I thought I was worthless. No, more like I felt it. I didn’t know I felt worthless. However, it hung like a cloud over my head and just a little out of reach of my consciousness.
It wasn’t until God opened my eyes one day in prayer. I was with a good friend, Sherry, who practices listening prayer.
I say to her, “I’ve seen a lot of violence in my life and I can’t help but feel like those experiences tarnished me.”
Sherry: “Lord Jesus, what does tarnish look like to Belinda?”
Suddenly I see a picture of a tarnished silver vase. I speak out loud what I hear the Lord saying, “I see you as the vase, you see yourself as the tarnish.”
Sherry: “Show her how you see the vase, Jesus.”
I speak what I hear from the Lord, “I see a silver vase with ornate handles.”
Sherry: “How do you want to remove the tarnish?”
In my mind’s eye, I see a picture of a 1970’s commercial for a product that cleans tarnish from silver. A person’s hand holding a silver plate half way in the clear liquid. When they remove the plate from the liquid, the tarnish is gone from the bottom half.
God will remove tarnish from me in similar way. The solution for me is God’s presence and God’s love flowing over me like a flood. You can’t be in God’s love as tarnish. God’s love is poured out on the silver vase.
Why would he pour out on the tarnish — it has no value? He pours out love on the valuable vase. The process of being in his love both cleanses me and affirms my value. This is my story of healing. I thought I was the tarnish. God told me I’m the silver vase.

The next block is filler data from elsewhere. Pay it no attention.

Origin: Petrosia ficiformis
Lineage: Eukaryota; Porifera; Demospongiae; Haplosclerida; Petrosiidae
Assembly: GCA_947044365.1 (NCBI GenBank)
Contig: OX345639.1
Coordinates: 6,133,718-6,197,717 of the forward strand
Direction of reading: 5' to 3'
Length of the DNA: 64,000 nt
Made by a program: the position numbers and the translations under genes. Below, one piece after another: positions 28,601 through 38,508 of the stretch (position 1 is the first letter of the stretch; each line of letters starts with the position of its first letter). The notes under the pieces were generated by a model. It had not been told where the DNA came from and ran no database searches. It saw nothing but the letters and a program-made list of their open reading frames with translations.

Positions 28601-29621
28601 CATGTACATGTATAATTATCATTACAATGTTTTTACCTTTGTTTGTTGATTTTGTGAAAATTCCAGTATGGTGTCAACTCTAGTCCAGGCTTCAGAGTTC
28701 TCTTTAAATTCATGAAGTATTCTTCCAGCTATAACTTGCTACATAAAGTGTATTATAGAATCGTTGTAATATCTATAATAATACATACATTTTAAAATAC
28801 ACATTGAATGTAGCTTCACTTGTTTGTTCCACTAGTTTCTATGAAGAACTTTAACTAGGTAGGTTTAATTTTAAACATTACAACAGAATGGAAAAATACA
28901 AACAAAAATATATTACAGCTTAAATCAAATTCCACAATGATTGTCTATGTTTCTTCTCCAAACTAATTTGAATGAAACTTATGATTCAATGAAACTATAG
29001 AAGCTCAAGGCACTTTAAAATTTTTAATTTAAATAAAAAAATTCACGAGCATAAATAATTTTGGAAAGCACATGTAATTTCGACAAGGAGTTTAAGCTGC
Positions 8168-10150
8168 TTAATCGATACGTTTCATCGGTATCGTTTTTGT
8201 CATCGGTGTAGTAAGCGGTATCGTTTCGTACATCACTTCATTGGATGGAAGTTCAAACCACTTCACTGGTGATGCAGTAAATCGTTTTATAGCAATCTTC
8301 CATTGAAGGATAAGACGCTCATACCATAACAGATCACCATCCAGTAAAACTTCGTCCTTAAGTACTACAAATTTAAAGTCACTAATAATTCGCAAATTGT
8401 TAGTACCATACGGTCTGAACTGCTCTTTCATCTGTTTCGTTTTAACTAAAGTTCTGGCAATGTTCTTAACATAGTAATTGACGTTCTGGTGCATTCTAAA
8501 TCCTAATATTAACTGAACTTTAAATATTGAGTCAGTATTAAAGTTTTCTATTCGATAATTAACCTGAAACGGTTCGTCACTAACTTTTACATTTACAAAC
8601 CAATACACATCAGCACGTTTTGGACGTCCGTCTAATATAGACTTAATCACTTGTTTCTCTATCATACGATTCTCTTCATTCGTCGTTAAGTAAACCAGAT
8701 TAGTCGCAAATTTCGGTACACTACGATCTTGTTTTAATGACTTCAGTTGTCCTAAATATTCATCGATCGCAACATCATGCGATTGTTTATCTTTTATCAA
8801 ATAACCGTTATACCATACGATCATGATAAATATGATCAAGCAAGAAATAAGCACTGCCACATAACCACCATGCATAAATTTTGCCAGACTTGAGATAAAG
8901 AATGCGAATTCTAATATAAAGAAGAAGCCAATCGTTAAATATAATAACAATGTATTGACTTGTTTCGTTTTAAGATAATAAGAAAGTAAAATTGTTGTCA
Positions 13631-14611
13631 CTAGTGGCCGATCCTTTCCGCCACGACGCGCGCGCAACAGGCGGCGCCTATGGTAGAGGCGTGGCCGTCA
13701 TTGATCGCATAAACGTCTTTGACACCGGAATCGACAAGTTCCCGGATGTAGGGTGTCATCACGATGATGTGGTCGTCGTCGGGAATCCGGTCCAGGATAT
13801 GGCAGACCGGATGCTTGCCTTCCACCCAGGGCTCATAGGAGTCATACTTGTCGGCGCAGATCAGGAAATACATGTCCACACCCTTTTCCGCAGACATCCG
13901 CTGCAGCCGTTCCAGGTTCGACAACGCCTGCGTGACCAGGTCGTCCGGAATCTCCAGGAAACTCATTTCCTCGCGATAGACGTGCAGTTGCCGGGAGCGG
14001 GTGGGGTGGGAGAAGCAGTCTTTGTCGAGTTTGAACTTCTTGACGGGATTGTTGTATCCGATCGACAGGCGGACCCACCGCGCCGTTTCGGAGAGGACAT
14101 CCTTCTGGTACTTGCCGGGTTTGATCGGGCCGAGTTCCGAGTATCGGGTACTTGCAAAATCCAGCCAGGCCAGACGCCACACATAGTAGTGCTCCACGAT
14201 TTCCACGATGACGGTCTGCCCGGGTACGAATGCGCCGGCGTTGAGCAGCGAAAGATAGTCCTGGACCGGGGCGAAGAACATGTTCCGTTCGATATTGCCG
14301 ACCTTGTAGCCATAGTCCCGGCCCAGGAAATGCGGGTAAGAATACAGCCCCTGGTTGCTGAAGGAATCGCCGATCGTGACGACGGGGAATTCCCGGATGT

Owning our story and loving ourselves through that process is the bravest thing that we will ever do. Brene Brown in Gifts of Imperfection
Healing came when I was brutally honest in a conversation with myself (with Sherry and God) about how I feel about myself. I am amazed at Sherry because she made me feel safe enough to be raw in front of her. And she was gentle and kind in the listening prayer.
What is your narrative?
When I believed that I was worthless, I reacted by becoming an overachiever. I was out to prove to people my worth by doing things. I became a workaholic that damaged me and led to my burnout in 2006.
“It’s not what happens to you, but how you react to it that matters.” Epictetus
A brave conversation with yourself is when you are honest about how you feel and then you pursue healing for it. Every person has their bullies. You don’t have to believe what they say or how they made you feel. If you were a child and agreed with their destructive words, as an adult, you can change your narrative.
Since my meeting with Sherry, I’ve begun to feel my worth. I changed my narrative because I can’t walk into the destiny God has for me in the old way of feeling. The narrative you tell yourself is important and it starts with having brave conversations with yourself.
2 thoughts on “Brave Conversations with Yourself”
I love this. The imagery is so powerful!
Thank you, Dawn.